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A guide to comprehensive car insurance

When it comes to owning a car, there are some costs that you can’t avoid paying, with car insurance at the top of the list.

Car insurance is a legal requirement and driving without it would result in heavy penalties. You could be fined up to £5,000, have points added to your licence, a court could decide to disqualify you from driving for a set period, your car could be impounded and, if you can’t afford to pay for its release, destroyed[1].

With car insurance, you have three options: comprehensive, third party, and third party fire and theft cover. Comprehensive insurance offers the highest level of cover, with third party offering the lowest.

What is comprehensive car insurance?

Also known as fully comp, this type of car insurance offers you the fullest protection available. The level of cover offered can vary, from one insurer to another, but it usually covers[2]:

  • The cost of repairs to property or other vehicles, if you’re at fault.
  • The costs arising from injuries to other people, if you’re at fault.
  • The cost of repairs or replacing your vehicle, if you’re hit by an uninsured driver or you’re at fault.
  • The costs arising from an injury to you, if you’re hit by an uninsured driver or you’re at fault.
  • The costs of repairing or replacing your vehicle if it’s damaged by fire, stolen or vandalised.

If your car gets damaged in an accident where you’re at fault or you’re hit by an uninsured driver, and you don’t have comprehensive insurance, you could be left significantly out of pocket.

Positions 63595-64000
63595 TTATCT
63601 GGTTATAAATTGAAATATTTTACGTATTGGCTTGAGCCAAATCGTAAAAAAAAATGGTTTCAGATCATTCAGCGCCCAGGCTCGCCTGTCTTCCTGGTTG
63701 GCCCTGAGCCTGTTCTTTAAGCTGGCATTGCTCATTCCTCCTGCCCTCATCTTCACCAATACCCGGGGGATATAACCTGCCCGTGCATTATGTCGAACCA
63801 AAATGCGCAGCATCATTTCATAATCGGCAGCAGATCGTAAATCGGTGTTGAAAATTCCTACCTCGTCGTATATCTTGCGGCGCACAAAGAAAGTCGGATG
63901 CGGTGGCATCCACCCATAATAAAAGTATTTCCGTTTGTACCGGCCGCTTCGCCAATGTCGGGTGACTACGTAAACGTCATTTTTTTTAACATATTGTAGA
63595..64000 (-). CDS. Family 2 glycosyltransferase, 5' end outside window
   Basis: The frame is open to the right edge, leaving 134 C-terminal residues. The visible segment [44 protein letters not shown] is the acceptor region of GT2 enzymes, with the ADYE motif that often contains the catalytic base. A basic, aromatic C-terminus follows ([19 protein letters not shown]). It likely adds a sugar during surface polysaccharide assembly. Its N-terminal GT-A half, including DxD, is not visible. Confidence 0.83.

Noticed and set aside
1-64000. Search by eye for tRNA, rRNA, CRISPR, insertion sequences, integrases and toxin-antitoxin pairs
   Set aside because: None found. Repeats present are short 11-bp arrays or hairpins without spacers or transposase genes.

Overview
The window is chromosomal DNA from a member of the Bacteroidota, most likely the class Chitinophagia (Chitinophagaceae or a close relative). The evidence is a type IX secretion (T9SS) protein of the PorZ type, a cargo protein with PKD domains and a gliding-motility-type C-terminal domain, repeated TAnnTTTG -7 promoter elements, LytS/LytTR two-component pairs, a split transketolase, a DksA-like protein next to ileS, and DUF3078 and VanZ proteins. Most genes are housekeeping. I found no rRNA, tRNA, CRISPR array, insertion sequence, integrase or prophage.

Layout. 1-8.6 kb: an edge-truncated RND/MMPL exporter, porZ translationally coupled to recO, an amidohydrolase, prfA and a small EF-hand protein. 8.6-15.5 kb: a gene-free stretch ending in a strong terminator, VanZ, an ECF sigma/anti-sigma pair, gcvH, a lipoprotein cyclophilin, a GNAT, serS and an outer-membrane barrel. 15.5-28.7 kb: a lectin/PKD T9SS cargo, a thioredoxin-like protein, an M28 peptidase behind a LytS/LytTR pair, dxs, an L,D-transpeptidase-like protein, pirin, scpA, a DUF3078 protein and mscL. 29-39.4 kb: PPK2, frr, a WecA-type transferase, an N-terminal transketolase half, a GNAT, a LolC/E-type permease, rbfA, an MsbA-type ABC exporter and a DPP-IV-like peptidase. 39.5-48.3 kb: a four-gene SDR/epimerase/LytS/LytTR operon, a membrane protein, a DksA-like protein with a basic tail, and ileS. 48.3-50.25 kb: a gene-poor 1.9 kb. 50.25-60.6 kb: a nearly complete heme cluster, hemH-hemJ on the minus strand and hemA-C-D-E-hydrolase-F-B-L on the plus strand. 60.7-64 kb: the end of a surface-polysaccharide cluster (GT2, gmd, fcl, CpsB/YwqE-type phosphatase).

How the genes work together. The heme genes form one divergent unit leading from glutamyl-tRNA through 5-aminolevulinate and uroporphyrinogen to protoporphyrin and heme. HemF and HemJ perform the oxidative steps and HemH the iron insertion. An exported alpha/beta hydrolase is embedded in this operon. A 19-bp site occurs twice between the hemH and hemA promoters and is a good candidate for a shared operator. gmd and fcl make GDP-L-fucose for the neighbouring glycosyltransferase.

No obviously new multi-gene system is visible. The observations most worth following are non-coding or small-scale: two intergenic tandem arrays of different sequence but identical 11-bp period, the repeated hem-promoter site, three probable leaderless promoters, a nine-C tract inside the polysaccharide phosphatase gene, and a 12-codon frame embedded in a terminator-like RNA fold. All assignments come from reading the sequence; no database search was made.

What’s the difference between comprehensive, third party and third party fire and theft cover?

With third party cover, which is the minimum cover required by law, other people, their vehicles and property is covered, but your vehicle and yourself aren’t. This means that you would have to pay in full for any repairs to your vehicle, and if it was stolen, vandalised or damaged by fire, you wouldn’t be covered, so you’d have to pay for a replacement vehicle yourself[3]

Third party fire and theft cover offers more protection than thirty party, as it does cover your vehicle if it’s stolen, vandalised or damaged by fire, but you still wouldn’t be covered personally. If you were in an accident where you were at fault, you’d have to foot the bill for any repairs to your vehicle. If your car was written off, or the damage was extensive, you could be left with an unaffordable bill or with no car at all[4].

Is comprehensive insurance more expensive?

With comprehensive insurance offering the most complete type of protection, you would think it would be the most expensive of the three options, but it can often be cheaper than third party and third party fire & theft[5]. Most drivers don’t know this, and if they want to pay as little as possible for their insurance, they’ll often only shop around for third party quotes[6].

To see if comprehensive cover would work out cheaper for you, it’s worth shopping around for quotes to compare different prices and levels of cover.

Even if you find you’d have to pay slightly more for fully comp cover, it could still give you the peace of mind of knowing that, should the worst happen, you wouldn’t be left out of pocket.

To get a quote for comprehensive car insurance from Rias, click here >